I started to keep my identity hidden, and I didn’t want to tell people I was a Muslim, because I never knew what they would think of me. It’s not healthy, because I’m a teenager in America, where most teenagers argue about wearing revealing clothes, because it allows them to express themselves. I can’t wear revealing clothes; I can’t even find the courage to say I am a Muslim and not care about what other people think. I used to think that I was a good, strong, true, Muslim girl. I listened to what my parents said, I never dated, I never showed too much skin, I prayed, I went to mosque. I did all the things so many other girls I knew didn’t. I tried to follow the right way of life that seemed to work fourteen centuries ago, but in this risqué and modern society, where women had already trampled the glass ceiling, I was afraid to make a scratch. In the contemporary world, religion seems to fade away, spiritual ideologies are forgotten, and you aren’t cool if you follow the rules, but religion made me feel safe. I believed in God, I sewed my culture into every seam of my life. But when someone asked me why I didn’t wear the traditional head scarf, I flinched. “Well, because it’s sort of optional, I think I’ll do it when I’m older,” I replied. I wasn’t the perfect girl I thought I was. I now realize I don’t wear a hijab because I didn’t want to stand out. I was already the girl who wore sweats in gym, because I wasn’t allowed to wear shorts. I never wanted to assimilate, because I thought I was above all of that, but here in America, in New York, in high school, I subconsciously, yet deliberately changed myself to become like everyone else. Wearing a hijab would mean that everybody would know I was Muslim, and no matter how many amendments or how much freedom we have, people would still judge me, because in the end, America is fighting a war against people, enemies, who are Muslim. No amount of speeches about love and acceptance will ever make it easier for people to differentiate between enemy and comrade when the faces look so similar. In New York, you don’t have time to get to know a person.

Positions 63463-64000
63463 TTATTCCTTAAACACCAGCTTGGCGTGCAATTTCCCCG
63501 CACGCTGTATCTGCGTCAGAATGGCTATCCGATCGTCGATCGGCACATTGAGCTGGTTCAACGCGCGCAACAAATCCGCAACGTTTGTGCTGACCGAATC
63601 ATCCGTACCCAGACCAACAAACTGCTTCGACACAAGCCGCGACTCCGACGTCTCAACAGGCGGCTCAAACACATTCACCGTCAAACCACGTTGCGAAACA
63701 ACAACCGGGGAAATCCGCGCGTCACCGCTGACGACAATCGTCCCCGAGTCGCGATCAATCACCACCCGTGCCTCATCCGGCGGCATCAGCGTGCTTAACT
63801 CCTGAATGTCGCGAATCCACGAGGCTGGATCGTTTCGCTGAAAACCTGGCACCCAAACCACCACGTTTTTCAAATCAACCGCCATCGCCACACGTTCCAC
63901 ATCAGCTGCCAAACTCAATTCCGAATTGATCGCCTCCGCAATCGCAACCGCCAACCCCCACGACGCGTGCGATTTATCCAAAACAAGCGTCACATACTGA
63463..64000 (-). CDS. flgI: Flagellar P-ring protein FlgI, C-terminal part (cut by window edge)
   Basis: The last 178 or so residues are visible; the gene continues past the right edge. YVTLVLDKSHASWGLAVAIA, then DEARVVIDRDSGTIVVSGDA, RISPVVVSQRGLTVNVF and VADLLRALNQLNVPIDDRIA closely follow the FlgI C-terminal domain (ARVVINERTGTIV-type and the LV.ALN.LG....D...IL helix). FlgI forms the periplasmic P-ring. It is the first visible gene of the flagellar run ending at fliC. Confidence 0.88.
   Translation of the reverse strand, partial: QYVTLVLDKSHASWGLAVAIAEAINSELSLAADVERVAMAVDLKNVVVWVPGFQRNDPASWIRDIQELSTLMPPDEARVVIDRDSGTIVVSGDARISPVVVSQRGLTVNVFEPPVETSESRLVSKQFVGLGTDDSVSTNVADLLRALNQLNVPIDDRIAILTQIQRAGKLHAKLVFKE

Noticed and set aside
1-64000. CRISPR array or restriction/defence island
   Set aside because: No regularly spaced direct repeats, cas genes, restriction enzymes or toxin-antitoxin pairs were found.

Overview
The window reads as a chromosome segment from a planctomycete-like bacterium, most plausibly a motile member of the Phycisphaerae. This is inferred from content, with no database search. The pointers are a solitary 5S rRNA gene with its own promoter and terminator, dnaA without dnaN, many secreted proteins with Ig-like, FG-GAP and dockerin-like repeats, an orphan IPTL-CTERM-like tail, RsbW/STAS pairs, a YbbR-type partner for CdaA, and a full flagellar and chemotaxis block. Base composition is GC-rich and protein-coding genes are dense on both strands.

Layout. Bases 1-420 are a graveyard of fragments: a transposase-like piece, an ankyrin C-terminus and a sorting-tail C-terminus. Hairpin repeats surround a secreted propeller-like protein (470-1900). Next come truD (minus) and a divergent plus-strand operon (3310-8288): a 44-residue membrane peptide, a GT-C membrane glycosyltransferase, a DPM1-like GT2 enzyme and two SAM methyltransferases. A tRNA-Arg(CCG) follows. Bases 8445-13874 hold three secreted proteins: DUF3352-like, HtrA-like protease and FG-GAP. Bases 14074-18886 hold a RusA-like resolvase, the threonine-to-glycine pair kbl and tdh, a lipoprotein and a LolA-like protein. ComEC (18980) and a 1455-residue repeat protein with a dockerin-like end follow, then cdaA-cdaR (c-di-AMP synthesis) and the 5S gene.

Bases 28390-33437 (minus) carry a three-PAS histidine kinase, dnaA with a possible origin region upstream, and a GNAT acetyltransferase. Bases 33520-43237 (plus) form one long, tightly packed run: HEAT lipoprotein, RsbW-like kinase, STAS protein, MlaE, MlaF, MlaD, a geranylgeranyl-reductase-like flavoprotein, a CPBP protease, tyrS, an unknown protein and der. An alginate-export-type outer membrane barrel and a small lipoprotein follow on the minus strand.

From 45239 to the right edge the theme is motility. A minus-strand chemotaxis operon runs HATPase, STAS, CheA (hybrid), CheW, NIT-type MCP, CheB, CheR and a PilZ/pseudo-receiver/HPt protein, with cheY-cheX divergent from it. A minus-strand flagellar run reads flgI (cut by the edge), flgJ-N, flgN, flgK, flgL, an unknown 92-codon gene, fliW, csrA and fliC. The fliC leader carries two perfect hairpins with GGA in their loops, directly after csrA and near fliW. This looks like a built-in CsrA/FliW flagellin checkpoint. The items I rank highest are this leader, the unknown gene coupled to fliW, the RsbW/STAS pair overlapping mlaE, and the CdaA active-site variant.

I cry rarely, because I have to fear for things other kids don’t. I want to be innocent, to be the 5 year old girl who didn’t know what the World Trade Center was, who didn’t have to worry about whether or not someone would dislike her because she was Muslim. I want to stop being so uncomfortable when the kids in my history class allude to blaming Muslims for pushing America into such a deep hole. When people ask me where I’m from, I want to be able to tell them I’m from America and have them believe me. I don’t want people to pity me. This isn’t a cry for help. I love who I am and what my religion has made of me. I cry because it’s when I’m weak, yet strong enough to face it, to finally understand it. I cry, because I have to, and I need to. I cry because not everything is easy, and I can’t tell anybody about why I cry, because nobody can feel the feeling that strains me. The feeling that’s so heavy, it’s a weight that won’t let me walk, but makes me want to feel like a feather, where only the wind can direct me. It’s the feeling of not knowing what to think and hoping that it’s okay to write this.
Age 16, Grade 11
Stuyvesant High School